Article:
Zachary Quinto — Spock in the new Star Trek and Louis Ironson in this past year’s New York City revival of Angels in America — comes out in the pages of New York magazine to Benjamin Wallace, confirming long-discussed speculation. From the article:
Last year, the Times, in profiling him for Angels, noted that “the blogosphere is rife with speculation about his sexuality” but that “he prefers not to feed the rumor mill with either substantiation or dismissal.” That has changed. A little while later in our conversation, speaking of the cultural bipolarity that can see gay marriage legalized in New York in the same year that yet another gay teenager, Jamey Rodemeyer, was bullied and killed himself, Quinto says, “And again, as a gay man I look at that and say there’s a hopelessness that surrounds it, but as a human being I look at it and say ‘Why? Where’s this disparity coming from, and why can’t we as a culture and society dig deeper to examine that?’ We’re terrified of facing ourselves.”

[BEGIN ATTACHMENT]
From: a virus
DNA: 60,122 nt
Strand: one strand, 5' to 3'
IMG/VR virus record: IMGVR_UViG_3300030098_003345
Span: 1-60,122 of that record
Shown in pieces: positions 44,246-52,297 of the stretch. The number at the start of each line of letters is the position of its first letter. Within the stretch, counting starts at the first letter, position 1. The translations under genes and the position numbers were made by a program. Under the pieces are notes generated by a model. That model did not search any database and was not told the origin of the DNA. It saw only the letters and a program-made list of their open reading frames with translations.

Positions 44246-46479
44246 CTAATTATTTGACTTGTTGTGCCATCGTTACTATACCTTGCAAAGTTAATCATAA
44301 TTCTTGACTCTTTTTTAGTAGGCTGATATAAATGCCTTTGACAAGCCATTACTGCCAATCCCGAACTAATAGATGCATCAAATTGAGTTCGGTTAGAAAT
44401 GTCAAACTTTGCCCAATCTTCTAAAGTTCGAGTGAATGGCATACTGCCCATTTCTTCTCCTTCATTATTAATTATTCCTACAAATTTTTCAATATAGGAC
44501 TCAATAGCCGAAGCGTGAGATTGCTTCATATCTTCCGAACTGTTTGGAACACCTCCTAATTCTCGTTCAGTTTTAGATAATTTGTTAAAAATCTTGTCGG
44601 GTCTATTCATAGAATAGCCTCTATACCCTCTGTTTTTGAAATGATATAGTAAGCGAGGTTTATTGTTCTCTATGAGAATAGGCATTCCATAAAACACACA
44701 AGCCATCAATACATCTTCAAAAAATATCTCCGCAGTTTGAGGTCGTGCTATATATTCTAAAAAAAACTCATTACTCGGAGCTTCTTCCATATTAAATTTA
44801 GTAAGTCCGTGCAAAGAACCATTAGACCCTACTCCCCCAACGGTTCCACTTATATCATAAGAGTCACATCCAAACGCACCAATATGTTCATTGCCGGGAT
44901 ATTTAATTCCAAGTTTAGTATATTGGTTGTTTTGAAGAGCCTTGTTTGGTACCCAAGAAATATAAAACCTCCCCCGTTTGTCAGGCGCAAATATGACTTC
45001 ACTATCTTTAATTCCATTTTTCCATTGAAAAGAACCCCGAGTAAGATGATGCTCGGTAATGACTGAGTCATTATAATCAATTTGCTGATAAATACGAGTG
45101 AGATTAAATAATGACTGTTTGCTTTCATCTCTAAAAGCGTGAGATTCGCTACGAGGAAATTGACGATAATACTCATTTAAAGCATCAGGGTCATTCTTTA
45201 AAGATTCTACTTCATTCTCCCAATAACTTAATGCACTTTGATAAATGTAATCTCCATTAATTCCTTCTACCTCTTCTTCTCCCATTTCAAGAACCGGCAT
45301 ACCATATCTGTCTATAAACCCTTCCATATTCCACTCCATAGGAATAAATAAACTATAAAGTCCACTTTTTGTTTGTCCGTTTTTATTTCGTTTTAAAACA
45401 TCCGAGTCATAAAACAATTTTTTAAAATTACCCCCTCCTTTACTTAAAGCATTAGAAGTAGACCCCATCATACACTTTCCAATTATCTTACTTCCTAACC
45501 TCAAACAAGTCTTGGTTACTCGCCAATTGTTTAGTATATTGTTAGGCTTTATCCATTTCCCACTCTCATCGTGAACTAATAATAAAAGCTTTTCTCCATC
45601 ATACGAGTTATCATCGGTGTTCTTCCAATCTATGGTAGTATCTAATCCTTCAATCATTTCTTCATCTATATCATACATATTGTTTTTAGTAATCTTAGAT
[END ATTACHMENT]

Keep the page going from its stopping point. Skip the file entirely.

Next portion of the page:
Then, today Quinto posted a blog entry describing why he took this step that so many other performers have avoided until much later in their careers:
when i found out that jamey rodemeyer killed himself – i felt deeply troubled. but when i found out that jamey rodemeyer had made an it gets better video only months before taking his own life – i felt indescribable despair. i also made an it gets better video last year – in the wake of the senseless and tragic gay teen suicides that were sweeping the nation at the time. but in light of jamey’s death – it became clear to me in an instant that living a gay life without publicly acknowledging it – is simply not enough to make any significant contribution to the immense work that lies ahead on the road to complete equality.
Later, he adds:
i believe in the power of intention to change the landscape of our society – and it is my intention to live an authentic life of compassion and integrity and action.